South Africa's embattled President Jacob Zuma has resigned after intense pressure from his own party.
In a televised statement he said he was quitting with immediate effect but said he disagreed with his ANC party's decision.
The ANC had told him to step down or face a vote of no confidence in parliament.
The 75-year-old has been facing calls to give way to Deputy President Cyril Ramaphosa, the ANC's new leader.
Mr Zuma, who has been in power since 2009, faces numerous allegations of corruption.
Earlier on Wednesday, police swooped on the Johannesburg home of the powerful and wealthy Gupta family with whom Mr Zuma has close ties.
How did Mr Zuma announce his resignation?
He began his speech by laughing and joking with members of the press, asking them why they looked so serious.
After paying tribute to those whom he had worked with over the years, Mr Zuma said that violence and division within the ANC had influenced his decision to step down.
"No life should be lost in my name and also the ANC should never be divided in my name. I have therefore come to the decision to resign as president of the republic with immediate effect," he said.
"Even though I disagree with the decision of the leadership of my organisation, I have always been a disciplined member of the ANC.
"As I leave I will continue to serve the people of South Africa as well as the ANC, the organisation I have served... all of my life."
A very painful moment'
Analysis by Milton Nkosi, BBC News, Johannesburg
The resignation of president Jacob Zuma marks the end of an era. An era of one corruption allegation after another. An era of divisions, infighting and public squabbles. There are many people who are celebrating now, and not just from the opposition benches.
Some of President Zuma's fiercest political foes came from his own ANC party. Comrades who fought white minority rule in the same trenches as he did, could not wait to see his back. He is gone now.
There is a renewed sense of hope as Cyril Ramaphosa is taking over the reins of Africa's most industrialised economy. Some will miss him though, pointing to achievements like announcing free fees for higher education.
The ANC's Jesse Duarte summed up the mood for many supporters of Mr Zuma's when she said "this is a very painful moment".
The ANC (African National Congress) issued a statement saying Mr Zuma's resignation provided "certainty to the people of South Africa".
Deputy secretary general Jessie Duarte told reporters: "President Zuma remains a principled member of the ANC. The ANC wants to salute the outstanding contribution he has made."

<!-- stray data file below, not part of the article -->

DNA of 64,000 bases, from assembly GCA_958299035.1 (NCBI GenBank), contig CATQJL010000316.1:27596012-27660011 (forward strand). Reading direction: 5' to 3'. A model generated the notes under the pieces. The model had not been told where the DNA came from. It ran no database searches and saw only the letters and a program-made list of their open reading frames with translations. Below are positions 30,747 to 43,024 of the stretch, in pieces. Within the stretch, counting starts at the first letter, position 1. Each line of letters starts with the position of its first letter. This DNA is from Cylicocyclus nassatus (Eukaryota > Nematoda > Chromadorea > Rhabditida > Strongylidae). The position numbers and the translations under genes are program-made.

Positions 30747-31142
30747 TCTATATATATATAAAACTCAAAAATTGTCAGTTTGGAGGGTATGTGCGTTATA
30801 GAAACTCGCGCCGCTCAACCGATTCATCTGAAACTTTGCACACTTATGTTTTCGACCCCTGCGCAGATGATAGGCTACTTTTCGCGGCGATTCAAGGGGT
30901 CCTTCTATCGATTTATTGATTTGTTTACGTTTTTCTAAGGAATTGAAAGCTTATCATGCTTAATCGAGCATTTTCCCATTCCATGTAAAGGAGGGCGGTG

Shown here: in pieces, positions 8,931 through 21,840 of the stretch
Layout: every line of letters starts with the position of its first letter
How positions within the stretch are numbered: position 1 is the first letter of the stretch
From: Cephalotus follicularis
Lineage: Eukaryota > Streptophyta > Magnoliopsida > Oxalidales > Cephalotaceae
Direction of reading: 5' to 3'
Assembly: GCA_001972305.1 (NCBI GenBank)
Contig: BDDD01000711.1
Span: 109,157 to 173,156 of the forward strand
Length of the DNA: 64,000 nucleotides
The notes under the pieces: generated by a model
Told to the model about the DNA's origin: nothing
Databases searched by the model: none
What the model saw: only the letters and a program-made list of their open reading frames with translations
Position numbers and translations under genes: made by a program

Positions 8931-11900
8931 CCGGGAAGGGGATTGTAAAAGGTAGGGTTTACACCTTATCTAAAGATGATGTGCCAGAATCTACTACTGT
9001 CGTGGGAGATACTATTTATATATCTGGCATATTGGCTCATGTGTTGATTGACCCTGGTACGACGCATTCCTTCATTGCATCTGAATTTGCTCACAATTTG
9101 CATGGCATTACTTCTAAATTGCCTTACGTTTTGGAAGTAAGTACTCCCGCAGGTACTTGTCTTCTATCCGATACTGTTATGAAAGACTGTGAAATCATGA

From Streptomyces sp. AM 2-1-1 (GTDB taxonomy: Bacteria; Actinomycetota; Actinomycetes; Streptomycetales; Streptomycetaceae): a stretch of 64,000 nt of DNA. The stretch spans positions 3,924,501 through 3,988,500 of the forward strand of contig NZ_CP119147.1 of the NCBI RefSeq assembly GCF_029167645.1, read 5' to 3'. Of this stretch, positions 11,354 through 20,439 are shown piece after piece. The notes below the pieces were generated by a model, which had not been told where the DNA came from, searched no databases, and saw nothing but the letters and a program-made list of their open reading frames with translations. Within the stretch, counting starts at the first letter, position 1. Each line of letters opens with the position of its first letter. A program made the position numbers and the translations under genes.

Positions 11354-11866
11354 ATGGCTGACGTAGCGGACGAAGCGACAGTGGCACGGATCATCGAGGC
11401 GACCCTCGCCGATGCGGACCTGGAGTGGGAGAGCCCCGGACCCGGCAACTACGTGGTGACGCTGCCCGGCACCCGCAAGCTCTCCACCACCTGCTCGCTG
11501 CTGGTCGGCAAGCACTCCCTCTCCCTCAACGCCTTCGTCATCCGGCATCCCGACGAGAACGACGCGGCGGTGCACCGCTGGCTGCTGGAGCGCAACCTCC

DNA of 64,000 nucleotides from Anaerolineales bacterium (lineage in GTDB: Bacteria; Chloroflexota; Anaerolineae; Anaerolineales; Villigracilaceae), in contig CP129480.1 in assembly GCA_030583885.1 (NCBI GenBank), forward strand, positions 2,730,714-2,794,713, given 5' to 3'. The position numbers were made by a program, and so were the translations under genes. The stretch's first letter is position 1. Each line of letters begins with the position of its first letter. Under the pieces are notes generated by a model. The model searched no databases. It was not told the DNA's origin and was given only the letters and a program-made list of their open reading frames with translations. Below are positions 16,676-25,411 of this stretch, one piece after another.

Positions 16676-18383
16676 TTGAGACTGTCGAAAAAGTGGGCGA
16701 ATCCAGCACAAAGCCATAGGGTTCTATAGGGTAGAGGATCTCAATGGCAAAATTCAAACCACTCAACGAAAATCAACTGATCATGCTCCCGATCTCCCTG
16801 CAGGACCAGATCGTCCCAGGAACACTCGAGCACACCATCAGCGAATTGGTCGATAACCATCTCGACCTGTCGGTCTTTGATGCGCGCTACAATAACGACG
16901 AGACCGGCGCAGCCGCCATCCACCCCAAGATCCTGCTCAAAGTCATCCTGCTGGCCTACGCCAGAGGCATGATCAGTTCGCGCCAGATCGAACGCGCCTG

Mr Zuma, a former member of the ANC's military wing in the days of apartheid, rose through the ranks of the party to become president. He led the country for more than a third of its time after apartheid.
But he leaves office with several scandals hanging over him, and with South Africa's economy in dire straits.
What led up to Zuma's resignation?
A meeting of the ANC's National Executive Committee had announced its decision to recall Mr Zuma on Tuesday and gave him until the end of Wednesday to resign.
ANC chief whip Jackson Mthembu then announced a parliamentary motion of no-confidence for Thursday, with Mr Ramaphosa sworn in as president as soon as possible after that.
Mr Zuma's resignation capped a day of fast-moving events.
It began with early morning police raids and arrests at the Johannesburg home of his close associates, the wealthy, Indian-born Gupta family.
The Guptas have been accused of using their close friendship with the president to wield enormous political influence. Both parties deny all allegations of wrongdoing.
The Guptas and their links to Zuma
Mr Zuma made no reference to the raid when he held a lengthy, unannounced, interview with national broadcaster SABC hours later.
But he said he had done nothing wrong and saw no reason to stand down.
Jacob Zuma's life in seven key dates
April 1942: Born into poverty in northern KwaZulu-Natal, he is raised by his widowed mother and receives no formal schooling
1959: Joins the ANC. He becomes an active member of its military wing in 1962
August 1963: Aged 21, he is convicted of conspiring to overthrow the apartheid government and imprisoned on Robben Island, alongside Nelson Mandela, for 10 years
March 1990: After a period in exile, he returns to South Africa when a ban on the ANC is lifted - he is elected to chair the party four years later
June 1999: Five years after apartheid ends, he becomes deputy president of South Africa - he loses the position in 2005 after being implicated in a fraud trial
April 2009: Two weeks after corruption charges are dropped, Mr Zuma becomes president of South Africa
October 2017: The Supreme Court of Appeal rules he must face 18 counts of corruption, fraud, racketeering and money laundering
What happens next?
As deputy president, as well as ANC leader, Mr Ramaphosa is likely to step in.
But it is thought that he would not seek to remain as president, preferring to get his own mandate at next year's presidential elections.
The ANC, as the party in government, would then nominate a candidate to serve until then, and parliament would take a vote within 30 days.
Mr Ramaphosa was already the overwhelming favourite to win the 2019 election, one which Mr Zuma was barred from competing in, having served two terms.